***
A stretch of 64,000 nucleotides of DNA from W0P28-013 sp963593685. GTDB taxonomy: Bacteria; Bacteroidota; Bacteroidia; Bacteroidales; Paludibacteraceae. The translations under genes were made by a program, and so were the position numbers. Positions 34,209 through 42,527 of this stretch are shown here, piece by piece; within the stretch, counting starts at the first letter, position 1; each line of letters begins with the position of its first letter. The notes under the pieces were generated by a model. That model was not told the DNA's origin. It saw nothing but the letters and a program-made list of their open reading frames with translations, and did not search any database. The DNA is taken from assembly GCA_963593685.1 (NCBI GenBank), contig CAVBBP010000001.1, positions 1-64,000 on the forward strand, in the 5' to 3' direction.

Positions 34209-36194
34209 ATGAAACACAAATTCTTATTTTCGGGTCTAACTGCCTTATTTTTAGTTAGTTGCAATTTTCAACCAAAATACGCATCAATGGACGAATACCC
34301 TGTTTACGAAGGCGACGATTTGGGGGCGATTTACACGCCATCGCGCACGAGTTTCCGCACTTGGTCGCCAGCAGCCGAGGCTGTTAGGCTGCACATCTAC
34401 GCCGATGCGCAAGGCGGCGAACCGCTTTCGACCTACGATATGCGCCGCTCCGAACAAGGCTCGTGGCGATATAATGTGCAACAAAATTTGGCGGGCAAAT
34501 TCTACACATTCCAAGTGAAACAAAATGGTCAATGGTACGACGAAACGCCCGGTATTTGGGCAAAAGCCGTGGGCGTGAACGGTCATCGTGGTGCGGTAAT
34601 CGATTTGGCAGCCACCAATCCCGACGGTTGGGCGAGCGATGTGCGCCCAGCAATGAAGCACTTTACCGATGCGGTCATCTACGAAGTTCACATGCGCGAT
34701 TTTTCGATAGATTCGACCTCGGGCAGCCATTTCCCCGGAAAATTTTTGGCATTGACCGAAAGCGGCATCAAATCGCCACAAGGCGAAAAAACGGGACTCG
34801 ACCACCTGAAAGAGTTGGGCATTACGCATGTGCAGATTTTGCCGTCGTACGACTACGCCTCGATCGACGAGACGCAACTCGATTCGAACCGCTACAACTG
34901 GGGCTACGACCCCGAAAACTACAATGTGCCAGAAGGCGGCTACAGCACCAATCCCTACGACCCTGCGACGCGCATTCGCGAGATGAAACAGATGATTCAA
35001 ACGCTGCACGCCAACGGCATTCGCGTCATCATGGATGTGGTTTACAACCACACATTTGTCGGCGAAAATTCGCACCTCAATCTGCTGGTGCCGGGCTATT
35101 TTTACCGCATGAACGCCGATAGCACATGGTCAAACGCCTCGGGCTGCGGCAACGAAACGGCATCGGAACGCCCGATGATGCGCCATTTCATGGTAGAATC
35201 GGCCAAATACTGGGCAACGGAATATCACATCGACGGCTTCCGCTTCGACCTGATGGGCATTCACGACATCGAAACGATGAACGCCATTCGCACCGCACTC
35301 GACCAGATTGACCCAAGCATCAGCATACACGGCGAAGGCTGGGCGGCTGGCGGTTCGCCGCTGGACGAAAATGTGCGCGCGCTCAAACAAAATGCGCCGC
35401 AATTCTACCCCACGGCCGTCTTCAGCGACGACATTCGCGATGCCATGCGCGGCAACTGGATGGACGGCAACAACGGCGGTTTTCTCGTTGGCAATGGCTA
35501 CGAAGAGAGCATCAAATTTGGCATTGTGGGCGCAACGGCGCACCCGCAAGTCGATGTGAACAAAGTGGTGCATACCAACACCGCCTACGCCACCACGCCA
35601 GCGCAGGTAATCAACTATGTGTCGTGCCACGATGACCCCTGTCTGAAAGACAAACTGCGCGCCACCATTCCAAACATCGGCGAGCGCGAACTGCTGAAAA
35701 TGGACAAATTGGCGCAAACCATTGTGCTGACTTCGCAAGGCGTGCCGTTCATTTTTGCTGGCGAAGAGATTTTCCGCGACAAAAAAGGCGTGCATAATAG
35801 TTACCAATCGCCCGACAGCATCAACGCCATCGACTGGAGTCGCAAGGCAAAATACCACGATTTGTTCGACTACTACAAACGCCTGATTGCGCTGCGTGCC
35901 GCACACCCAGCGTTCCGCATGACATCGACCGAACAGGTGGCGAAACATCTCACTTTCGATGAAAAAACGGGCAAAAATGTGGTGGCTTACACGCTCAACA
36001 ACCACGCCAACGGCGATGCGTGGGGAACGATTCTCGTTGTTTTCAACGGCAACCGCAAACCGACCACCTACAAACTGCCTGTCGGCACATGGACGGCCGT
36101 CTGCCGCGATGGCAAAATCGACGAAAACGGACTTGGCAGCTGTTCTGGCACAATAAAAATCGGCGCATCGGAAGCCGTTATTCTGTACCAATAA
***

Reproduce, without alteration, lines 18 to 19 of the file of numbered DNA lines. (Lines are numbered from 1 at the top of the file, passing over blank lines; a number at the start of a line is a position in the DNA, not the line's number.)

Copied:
35701 TGGACAAATTGGCGCAAACCATTGTGCTGACTTCGCAAGGCGTGCCGTTCATTTTTGCTGGCGAAGAGATTTTCCGCGACAAAAAAGGCGTGCATAATAG
35801 TTACCAATCGCCCGACAGCATCAACGCCATCGACTGGAGTCGCAAGGCAAAATACCACGATTTGTTCGACTACTACAAACGCCTGATTGCGCTGCGTGCC